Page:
incentives offered by a third party is inconsistent with the singleness
of focus due the principalTTTT
Illustrations:
3. P, who owns a used-car lot, employs A as its general
manager. A’s duties include contracting with suppliers of used
cars to replenish P’s inventory. One supplier, T, pays A $500 for
each car that A purchases for sale on P’s lot. A is subject to
liability to P. The payments A received from T are material
benefits that A acquired in connection with transactions A
conducted on P’s behalf.
4. Same facts as Illustration 3, except that T does not pay
A for cars that A purchases on behalf of P. Instead, T gives A a
three-year-old BMW, stating, ‘‘This is a gift from me to you in
gratitude for our good relationship.’’ Same result. A is subject to
liability to PTTTT
e. Remedies. When an agent breaches the duty stated in this
section, the principal may recover monetary relief from the agent
and, in appropriate circumstances, from any third party who partici-
pated in the agent’s breach. A principal may avoid a contract
entered into by the agent with a third party who participated in the
agent’s breach of duty. The principal may recover any material
benefit received by the agent through the agent’s breach, the value
of the benefit, or proceeds of the benefit retained by the agent. The
principal may also recover damages for any harm caused by the
agent’s breach. If an agent’s breach of duty involves a wrongful
disposal of assets of the principal, the principal cannot recover both
the value of the asset and what the agent received in exchange. If a
principal recovers damages from a third party as a consequence of
an agent’s breach of fiduciary duty, the principal remains entitled to
recover from the agent any benefit that the agent improperly
received from the transactionTTTT
§ 8.03 Acting as or on Behalf of an Adverse Party
An agent has a duty not to deal with the principal as or on behalf of
an adverse party in a transaction connected with the agency relation-
ship.
Comment TTT
b. Rationale. As a fiduciary, an agent has a duty to the
principal to act loyally in the principal’s interest in all matters in
connection with the agency relationship. See § 8.01. The rule stated
in this section is a specific application of this general principleTTTT
A principal may consent to conduct by an agent that would
otherwise constitute a breach of the agent’s dutyTTTT

Illustrations:
1. P Corporation, which sells fabric-forming systems used
for purposes such as lining ditches, uses polypropylene fabric as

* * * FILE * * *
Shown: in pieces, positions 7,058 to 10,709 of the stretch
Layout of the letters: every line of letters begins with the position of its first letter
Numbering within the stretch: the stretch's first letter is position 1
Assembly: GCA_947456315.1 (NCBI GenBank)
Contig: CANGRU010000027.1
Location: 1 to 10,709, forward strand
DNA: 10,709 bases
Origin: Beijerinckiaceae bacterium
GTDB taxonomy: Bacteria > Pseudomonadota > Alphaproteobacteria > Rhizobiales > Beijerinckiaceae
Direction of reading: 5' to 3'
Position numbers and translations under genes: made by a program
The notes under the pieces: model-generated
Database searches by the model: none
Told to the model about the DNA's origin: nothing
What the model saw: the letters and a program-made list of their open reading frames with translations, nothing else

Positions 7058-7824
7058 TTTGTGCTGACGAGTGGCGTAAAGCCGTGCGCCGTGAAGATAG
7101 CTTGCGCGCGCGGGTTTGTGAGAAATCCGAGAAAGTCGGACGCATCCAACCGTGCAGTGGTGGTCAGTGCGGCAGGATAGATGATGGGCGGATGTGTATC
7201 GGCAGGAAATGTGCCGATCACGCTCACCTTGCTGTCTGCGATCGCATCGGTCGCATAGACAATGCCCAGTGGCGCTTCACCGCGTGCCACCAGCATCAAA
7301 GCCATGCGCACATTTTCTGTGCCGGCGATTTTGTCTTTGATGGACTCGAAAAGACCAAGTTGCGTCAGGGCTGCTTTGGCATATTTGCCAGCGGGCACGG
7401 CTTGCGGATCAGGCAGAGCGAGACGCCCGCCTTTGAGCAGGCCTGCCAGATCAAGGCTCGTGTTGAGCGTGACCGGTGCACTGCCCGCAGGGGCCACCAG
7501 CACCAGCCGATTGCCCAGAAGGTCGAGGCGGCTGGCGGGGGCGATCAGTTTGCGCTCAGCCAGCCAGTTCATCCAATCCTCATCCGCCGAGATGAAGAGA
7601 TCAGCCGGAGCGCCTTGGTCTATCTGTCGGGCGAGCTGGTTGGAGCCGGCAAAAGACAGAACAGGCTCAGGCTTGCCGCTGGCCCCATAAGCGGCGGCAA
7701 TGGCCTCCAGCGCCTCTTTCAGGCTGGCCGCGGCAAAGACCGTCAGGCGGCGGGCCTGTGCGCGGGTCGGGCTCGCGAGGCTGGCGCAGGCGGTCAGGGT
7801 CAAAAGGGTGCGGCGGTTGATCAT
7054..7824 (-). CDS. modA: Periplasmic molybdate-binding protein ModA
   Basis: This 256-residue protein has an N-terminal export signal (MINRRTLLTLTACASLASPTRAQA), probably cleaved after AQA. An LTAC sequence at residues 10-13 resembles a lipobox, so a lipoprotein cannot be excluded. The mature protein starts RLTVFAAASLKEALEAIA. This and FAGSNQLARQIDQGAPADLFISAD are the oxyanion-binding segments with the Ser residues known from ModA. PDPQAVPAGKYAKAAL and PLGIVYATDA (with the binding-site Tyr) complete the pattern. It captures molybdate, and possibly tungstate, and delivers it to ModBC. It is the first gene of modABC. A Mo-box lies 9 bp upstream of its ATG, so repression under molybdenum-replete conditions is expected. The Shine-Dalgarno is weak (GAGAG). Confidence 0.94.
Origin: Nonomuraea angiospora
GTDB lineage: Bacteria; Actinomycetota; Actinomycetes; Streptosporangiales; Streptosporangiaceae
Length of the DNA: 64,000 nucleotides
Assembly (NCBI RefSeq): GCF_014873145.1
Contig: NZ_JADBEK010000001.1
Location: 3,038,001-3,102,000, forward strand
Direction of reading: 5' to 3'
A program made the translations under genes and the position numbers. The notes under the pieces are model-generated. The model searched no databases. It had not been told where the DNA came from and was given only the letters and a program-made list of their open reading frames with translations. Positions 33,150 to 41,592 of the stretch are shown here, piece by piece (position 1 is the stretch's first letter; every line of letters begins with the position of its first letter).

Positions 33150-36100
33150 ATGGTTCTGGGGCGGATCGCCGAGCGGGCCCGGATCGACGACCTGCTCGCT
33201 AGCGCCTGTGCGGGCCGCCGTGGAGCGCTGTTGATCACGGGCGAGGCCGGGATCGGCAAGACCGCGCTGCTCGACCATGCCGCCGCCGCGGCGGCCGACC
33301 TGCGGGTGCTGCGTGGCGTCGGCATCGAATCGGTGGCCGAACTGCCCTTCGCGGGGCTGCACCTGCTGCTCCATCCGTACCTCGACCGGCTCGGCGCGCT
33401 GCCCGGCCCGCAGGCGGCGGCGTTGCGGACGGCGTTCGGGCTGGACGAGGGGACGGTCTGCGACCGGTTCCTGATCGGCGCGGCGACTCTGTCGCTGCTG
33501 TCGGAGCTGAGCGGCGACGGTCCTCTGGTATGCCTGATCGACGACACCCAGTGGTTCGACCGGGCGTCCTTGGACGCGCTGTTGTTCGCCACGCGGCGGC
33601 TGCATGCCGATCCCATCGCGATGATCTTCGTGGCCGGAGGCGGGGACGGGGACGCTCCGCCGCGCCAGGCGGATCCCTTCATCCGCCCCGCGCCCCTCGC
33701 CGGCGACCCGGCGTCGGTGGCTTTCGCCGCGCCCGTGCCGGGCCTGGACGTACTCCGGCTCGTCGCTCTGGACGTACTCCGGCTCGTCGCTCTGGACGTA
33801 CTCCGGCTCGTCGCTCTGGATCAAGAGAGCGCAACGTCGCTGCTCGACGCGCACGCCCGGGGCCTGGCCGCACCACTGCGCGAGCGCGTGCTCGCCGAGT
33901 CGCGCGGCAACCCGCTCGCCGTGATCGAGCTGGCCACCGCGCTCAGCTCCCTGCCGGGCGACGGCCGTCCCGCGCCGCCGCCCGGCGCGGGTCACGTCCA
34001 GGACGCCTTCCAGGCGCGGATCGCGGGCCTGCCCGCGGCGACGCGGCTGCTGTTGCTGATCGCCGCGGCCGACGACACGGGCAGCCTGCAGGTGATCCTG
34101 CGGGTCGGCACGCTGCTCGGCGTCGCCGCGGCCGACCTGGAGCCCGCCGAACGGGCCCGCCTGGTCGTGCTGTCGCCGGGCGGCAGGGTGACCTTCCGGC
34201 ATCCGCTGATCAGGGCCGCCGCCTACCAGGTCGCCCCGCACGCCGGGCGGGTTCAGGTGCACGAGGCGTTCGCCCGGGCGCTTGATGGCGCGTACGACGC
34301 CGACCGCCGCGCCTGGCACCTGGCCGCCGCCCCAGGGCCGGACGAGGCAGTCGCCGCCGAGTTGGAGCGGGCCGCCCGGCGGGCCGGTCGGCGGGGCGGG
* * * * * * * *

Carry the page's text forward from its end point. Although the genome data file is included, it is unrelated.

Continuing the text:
a principal component in constructing systems. P Corporation
hires A to make sales and perform marketing functions. A’s
duties do not involve negotiating the terms of P Corporation’s
purchase of polypropylene fabric. Unbeknownst to P Corpora-
tion, A owns one-half of the equity of T Corporation, the
principal supplier of polypropylene to P Corporation. A has
breached A’s duty to P Corporation. A’s ownership interest in T
Corporation makes A an adverse party in P Corporation’s
dealings with T Corporation.
2. Same facts as Illustration 1, except that A tells C, P
Corporation’s President, that A owns an interest in T Corpora-
tion. P Corporation, through C, has knowledge that in dealing
with T Corporation, it deals with A as an adverse party.
A principal’s knowledge that an agent deals as or on behalf of
an adverse party does not relieve the agent of duties to the principal
in connection with that transaction. Under the rule stated in § 8.06,
the agent has a duty to deal fairly with the principal and to disclose
to the principal all facts of which the agent has notice that are
reasonably relevant to the principal’s exercise of judgment, unless
the principal has manifested that the principal already knows them
or does not wish to know them. Thus, a principal’s knowledge that
its agent acts as or on behalf of an adverse party does not convert
the relationship between principal and agent into an arm’s-length
relationship. Moreover, as stated in § 8.11, an agent has a duty to
use reasonable effort to furnish information to the principal al-
though the agent does not deal as or on behalf of an adverse party.
Illustration:
3. Same facts as Illustration 2, except that A knows that T
Corporation is well along in the process of developing a new line
of polypropylene fabric that could be superior for P Corpora-
tion’s purposes. A has a duty to disclose this fact to P Corpora-
tion. That a superior product is in the offing is a fact that a user
of the current product would reasonably take into account in
determining how much of the current product to purchaseTTTT
§ 8.04 Competition
Throughout the duration of an agency relationship, an agent has a
duty to refrain from competing with the principal and from taking action
on behalf of or otherwise assisting the principal’s competitors. During
that time, an agent may take action, not otherwise wrongful, to prepare
for competition following termination of the agency relationship.

§ 8.05 Use of Principal’s Property; Use of Confidential Infor-
mation
An agent has a duty
(1) not to use property of the principal for the agent’s own purposes
or those of a third party; and